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The Lost Painting: The Quest for a…

The Lost Painting: The Quest for a Caravaggio Masterpiece (2005)

by Jonathan Harr

Other authors: See the other authors section.

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1,540567,452 (3.84)85
A decaying palazzo on a hilltop near the Adriatic coast, and in the basement, cobwebbed and dusty, an archive unknown to scholars. Here, a young graduate student from Rome makes a discovery that inspires a search for a painting lost for almost two centuries. The artist was Caravaggio, a revolutionary painter beset by personal demons. Four hundred years ago, he drank and brawled in the taverns and streets of Rome, in and out of jail, all the while painting transcendent works. He rose from obscurity to fame and wealth, but success didn't alter his violent temperament. He died young, alone, and under strange circumstances. Caravaggio scholars estimate that between sixty and eighty of his works are in existence today. Many others--no one knows the precise number--have been lost to time. Somewhere, surely, a masterpiece lies forgotten. This quest is a synthesis of history and detective story.--From publisher description.… (more)
  1. 00
    Headlong by Michael Frayn (wandering_star)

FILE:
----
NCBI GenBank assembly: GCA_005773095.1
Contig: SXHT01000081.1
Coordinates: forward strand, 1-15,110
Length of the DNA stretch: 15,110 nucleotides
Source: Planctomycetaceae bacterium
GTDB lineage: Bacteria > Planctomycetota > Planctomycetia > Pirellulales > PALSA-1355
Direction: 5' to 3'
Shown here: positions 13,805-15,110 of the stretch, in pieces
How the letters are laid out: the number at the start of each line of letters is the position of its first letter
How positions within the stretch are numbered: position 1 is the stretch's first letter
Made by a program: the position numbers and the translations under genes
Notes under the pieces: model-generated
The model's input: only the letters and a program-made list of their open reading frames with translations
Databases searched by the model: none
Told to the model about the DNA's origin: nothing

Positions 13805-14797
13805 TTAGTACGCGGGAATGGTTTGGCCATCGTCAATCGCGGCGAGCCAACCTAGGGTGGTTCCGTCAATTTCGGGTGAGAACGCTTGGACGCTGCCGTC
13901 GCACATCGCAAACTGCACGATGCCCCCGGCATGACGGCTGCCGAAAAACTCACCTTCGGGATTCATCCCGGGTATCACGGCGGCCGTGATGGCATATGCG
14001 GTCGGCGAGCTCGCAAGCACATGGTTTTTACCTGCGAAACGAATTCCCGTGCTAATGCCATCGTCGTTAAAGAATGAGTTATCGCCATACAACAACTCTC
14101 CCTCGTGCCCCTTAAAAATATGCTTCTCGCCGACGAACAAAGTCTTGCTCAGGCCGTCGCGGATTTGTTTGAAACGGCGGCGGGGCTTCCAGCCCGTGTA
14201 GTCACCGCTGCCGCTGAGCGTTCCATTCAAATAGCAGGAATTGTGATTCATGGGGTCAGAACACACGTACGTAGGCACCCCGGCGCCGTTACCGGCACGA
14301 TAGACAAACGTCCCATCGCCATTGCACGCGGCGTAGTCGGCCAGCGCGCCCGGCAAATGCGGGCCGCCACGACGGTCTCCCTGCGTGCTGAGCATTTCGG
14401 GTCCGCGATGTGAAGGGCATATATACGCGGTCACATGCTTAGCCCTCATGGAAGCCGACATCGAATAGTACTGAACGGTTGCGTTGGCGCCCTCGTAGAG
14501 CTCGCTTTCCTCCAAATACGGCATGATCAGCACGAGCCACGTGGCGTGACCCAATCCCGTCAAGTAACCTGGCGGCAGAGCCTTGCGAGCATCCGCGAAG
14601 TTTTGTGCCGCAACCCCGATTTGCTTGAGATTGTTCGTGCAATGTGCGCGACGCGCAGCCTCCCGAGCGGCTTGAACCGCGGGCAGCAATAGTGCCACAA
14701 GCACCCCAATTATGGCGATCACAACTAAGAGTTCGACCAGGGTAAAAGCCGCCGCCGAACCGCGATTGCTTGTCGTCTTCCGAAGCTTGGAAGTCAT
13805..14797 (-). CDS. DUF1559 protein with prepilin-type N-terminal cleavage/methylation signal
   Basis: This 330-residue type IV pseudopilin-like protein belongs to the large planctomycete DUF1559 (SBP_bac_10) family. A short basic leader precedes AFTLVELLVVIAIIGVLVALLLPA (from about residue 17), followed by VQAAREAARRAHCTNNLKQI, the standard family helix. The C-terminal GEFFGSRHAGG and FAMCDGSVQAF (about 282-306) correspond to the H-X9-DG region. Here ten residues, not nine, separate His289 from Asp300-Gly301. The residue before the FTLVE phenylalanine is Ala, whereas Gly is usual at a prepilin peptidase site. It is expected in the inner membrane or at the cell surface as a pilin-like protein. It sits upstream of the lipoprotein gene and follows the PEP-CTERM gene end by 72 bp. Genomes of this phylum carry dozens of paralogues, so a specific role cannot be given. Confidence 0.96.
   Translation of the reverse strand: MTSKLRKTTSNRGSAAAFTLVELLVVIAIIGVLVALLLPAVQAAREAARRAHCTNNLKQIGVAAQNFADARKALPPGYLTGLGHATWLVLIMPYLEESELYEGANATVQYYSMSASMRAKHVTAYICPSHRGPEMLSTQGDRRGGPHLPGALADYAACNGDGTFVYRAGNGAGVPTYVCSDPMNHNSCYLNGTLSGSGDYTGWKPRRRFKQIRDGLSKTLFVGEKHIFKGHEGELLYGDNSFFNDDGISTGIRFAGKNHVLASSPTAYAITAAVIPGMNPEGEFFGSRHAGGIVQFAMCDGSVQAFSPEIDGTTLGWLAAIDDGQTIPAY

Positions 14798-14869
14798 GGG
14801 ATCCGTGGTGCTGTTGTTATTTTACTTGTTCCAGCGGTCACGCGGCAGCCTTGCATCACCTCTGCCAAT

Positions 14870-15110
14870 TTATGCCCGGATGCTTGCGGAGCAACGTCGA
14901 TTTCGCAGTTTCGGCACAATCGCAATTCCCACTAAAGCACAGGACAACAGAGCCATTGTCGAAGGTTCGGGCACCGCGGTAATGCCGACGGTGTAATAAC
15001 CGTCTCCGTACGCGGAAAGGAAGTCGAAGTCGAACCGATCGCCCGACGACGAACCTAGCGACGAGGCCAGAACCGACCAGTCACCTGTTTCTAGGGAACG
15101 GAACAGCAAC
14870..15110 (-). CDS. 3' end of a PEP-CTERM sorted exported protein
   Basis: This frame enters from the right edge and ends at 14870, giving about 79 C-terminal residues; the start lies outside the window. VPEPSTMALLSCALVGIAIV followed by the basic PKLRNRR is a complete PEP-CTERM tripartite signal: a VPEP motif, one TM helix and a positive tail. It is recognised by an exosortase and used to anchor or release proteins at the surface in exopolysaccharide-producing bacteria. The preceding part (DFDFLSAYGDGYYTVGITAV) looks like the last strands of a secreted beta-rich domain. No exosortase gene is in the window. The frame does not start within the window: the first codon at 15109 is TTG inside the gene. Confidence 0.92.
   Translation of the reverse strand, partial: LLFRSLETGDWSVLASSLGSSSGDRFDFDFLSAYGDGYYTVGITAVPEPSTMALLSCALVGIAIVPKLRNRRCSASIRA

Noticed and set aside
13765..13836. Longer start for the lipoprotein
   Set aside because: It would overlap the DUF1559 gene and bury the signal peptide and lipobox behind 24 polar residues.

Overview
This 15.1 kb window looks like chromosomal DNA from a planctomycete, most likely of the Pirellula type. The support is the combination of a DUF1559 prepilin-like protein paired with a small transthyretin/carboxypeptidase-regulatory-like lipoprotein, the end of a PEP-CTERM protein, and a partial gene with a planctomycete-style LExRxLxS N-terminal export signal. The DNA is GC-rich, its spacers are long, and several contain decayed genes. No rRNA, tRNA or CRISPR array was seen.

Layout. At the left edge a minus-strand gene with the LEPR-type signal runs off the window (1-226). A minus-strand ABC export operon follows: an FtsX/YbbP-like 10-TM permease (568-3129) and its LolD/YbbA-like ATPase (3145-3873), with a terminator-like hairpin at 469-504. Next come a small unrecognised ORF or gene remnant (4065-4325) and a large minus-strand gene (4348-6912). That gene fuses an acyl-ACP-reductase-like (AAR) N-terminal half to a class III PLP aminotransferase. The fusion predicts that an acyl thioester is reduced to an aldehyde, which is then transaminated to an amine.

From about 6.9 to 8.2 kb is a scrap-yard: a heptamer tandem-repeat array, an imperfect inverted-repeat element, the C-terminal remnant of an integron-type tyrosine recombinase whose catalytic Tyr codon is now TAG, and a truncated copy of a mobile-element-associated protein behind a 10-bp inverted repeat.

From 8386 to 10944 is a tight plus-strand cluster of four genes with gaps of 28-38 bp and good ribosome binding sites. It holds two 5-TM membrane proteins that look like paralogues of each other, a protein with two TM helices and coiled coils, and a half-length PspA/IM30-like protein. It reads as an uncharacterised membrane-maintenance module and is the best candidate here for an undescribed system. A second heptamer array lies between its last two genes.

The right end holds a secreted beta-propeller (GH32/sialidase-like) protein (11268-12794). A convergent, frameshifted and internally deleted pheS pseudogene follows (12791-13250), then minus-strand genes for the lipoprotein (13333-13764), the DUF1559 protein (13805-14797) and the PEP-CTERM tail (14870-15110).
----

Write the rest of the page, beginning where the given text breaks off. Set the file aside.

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    Color by Victoria Finlay (fyrefly98)
    fyrefly98: Both fall into the category of "art history that's accessible to readers that know next-to-nothing about art history."

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» See also 85 mentions

Showing 1-5 of 53 (next | show all)
I enjoyed this to some extent, though I have serious reservations about Harr's technique.

This is one of those non-fiction books about which some will say, "It reads like a novel!", and it does. However, that is not necessarily a recommendation.

The book is about Caravaggio scholarship, particularly the serendipitous discovery of his* painting, The Taking of Christ. It delves into questions of archival access, conservation techniques and rivalry amongst art historians. All very interesting stuff.

But . . .

Although there is a bibliography, there are NO footnotes or endnotes, NO attributions, and, in a book about art, NO illustrations!

There is also a bit of false advertising about the book. Harr spends most of his time in Italy, with Italian researchers who are investigating another Caravaggio, doing research into various provenances, etc. He seems quite taken with one young graduate student. The difficulty, though, is that the discovery of the painting in Ireland had little to do with these people.

This absence of scholarly technique is something that is becoming all too common in non-fiction these days, and I do *not* approve! Write a strong, compelling narrative, by all means, but give your reader the necessary bibliographic information, too.

*Whether the painting about which Harr writes is the original or a copy is a matter of some dispute, something that Harr does not touch on, although his book was published *after* the controversy arose. I don't know if this was a matter of timing (the issue was apparently first raised in early 2004 and the book was published in late 2005, but that doesn't necessarily mean he had time to incorporate new information) or if he felt it would detract from his story.
  lilithcat | Mar 16, 2019 |